In 2018, the Tax Cuts and Jobs Act went in to effect until 2025, and the new Family Tax Credit was created. This tax credit has several benefits for families. If your qualifying child is in school, for example, you may still take the tax deduction for them through the age of 23. It’s also a lot more inclusive, covering your extended family and older parents who may depend on you for support. Here’s a brief summary of what’s new and who will be covered through the Family Tax Act.

The credit covers all of your family

While the Child Tax Credit only covers dependents ages 16 and under, the Family Tax Credit extends this to your children up to the age of 18 or 23 if they are enrolled in school. The dependents can also be other family members aside from your children.

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The Family Tax Credit was created for your entire family. Parents, grandparents, step-parents, siblings, uncles, aunts and in-laws are also covered. Adopted children were always covered as your own under the Child Tax credit previously.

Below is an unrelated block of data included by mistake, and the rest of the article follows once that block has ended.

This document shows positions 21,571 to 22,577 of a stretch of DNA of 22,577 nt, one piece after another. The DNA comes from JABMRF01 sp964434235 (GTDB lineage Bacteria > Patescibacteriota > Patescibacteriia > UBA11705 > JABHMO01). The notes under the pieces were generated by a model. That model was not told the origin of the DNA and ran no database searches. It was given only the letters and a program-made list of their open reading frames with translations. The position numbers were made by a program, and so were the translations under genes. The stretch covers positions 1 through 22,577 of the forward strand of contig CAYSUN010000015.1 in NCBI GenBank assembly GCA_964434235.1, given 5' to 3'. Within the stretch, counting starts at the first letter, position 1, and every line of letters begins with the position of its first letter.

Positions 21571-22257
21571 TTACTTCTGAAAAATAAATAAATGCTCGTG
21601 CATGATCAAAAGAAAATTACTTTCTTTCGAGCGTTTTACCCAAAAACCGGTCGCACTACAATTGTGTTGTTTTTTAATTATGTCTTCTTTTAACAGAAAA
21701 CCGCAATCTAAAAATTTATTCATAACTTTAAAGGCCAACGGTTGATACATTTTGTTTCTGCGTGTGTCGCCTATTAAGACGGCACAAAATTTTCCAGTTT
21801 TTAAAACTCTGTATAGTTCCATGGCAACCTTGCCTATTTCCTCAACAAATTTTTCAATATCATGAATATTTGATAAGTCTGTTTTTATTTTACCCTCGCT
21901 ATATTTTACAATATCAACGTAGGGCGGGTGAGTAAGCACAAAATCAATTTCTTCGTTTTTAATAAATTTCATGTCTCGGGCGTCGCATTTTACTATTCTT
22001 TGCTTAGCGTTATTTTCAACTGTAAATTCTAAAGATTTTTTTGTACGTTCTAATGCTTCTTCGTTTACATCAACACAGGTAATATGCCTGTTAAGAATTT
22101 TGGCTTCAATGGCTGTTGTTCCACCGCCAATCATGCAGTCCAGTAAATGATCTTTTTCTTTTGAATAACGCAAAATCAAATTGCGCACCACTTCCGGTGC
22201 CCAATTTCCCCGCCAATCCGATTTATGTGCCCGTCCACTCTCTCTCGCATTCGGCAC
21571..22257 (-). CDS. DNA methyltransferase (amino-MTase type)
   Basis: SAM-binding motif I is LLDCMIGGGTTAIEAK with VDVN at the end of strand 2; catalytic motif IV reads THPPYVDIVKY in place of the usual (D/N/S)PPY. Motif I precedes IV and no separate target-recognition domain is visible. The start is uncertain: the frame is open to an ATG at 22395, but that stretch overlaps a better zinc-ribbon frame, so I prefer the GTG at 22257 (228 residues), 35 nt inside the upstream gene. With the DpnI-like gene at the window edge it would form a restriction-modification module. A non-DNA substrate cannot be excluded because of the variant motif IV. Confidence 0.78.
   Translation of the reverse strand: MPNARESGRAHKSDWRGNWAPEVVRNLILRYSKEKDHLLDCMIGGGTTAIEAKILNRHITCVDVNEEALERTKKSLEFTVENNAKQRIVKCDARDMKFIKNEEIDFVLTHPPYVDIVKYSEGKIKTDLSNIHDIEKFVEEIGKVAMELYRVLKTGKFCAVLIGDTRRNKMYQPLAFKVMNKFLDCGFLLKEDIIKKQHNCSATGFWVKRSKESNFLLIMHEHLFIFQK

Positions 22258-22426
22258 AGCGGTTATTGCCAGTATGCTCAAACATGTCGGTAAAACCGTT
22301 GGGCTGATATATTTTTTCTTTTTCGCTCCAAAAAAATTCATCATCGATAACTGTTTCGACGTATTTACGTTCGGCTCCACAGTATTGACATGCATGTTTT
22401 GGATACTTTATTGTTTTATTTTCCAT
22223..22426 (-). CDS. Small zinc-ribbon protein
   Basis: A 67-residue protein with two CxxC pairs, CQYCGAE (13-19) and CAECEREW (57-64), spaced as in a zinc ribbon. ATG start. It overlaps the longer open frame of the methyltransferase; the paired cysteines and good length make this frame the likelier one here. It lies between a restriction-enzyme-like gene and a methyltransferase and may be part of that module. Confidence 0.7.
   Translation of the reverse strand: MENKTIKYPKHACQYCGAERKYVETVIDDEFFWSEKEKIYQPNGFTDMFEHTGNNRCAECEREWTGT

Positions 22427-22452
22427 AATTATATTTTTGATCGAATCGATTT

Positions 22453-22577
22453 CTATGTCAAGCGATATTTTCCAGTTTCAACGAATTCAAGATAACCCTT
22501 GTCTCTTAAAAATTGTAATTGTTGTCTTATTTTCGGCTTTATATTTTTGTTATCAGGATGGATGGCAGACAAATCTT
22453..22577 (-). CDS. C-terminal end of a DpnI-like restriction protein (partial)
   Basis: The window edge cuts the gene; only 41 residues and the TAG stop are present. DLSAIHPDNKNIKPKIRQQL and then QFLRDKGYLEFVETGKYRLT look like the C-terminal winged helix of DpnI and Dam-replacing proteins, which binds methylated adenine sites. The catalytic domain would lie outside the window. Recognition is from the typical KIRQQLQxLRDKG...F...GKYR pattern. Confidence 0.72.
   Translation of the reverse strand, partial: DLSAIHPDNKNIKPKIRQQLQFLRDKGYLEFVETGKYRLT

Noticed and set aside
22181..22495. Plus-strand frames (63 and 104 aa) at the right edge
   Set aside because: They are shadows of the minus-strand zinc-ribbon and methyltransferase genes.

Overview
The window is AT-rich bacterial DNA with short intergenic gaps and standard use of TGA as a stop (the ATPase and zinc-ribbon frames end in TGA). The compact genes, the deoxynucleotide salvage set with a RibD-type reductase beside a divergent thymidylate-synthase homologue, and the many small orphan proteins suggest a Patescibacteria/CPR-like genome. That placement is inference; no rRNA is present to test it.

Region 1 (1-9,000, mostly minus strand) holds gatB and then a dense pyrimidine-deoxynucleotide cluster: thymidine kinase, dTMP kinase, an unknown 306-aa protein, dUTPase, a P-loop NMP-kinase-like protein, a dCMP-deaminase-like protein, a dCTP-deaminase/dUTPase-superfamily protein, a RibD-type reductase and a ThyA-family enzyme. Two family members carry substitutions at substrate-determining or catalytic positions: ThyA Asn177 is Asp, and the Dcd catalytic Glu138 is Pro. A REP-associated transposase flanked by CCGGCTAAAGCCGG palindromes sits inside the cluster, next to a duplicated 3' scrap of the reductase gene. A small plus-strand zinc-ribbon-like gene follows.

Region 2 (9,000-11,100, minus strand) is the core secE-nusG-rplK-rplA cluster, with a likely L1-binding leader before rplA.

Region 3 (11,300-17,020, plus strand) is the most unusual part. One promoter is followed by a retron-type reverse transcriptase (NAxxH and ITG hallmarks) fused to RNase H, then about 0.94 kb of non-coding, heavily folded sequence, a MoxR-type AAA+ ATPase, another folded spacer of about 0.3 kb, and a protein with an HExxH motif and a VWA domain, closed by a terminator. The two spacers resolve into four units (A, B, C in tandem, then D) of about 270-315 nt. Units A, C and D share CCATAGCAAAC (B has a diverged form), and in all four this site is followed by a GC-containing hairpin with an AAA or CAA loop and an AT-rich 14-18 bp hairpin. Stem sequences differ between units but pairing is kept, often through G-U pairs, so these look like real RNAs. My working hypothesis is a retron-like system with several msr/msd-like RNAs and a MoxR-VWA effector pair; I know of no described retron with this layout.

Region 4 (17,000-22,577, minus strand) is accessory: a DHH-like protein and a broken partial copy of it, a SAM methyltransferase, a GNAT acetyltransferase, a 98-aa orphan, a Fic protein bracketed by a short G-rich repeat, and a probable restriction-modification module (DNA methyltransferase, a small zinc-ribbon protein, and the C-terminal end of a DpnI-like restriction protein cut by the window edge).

The stipulations for qualifying

Under the credit, dependents may also earn an income and still qualify. This income must be roughly $4,000 or less to remain eligible, however. For you to claim the credit, there are also stipulations on how much you and your partner can earn in order to qualify. You may still receive the credit if your income is up to $400,000 if you and your spouse are married or filing jointly; for individuals, you can reviece the credit even if your income is up to $200,000.

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In order to qualify, the dependents must also receive more than half of their financial support from you during the current tax year. Depending on who the dependent is, they might not have to live with you full-time to qualify. Your parents, for example, may be exempt if they live separately under your support. This also only applies if the dependent is a U.S. citizen, U.S. resident, or a U.S. national with a valid social security or tax identification number.

How much is the tax credit?

Under the Family Tax Credit, you’ll receive $500 per child for each dependent. This is a nonrefundable tax credit meaning it can only reduce or eliminate your tax bill.

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The Family Tax Credit is subtracted from whatever you owe the IRS, but if there is anything left over you will not be mailed a check for the difference.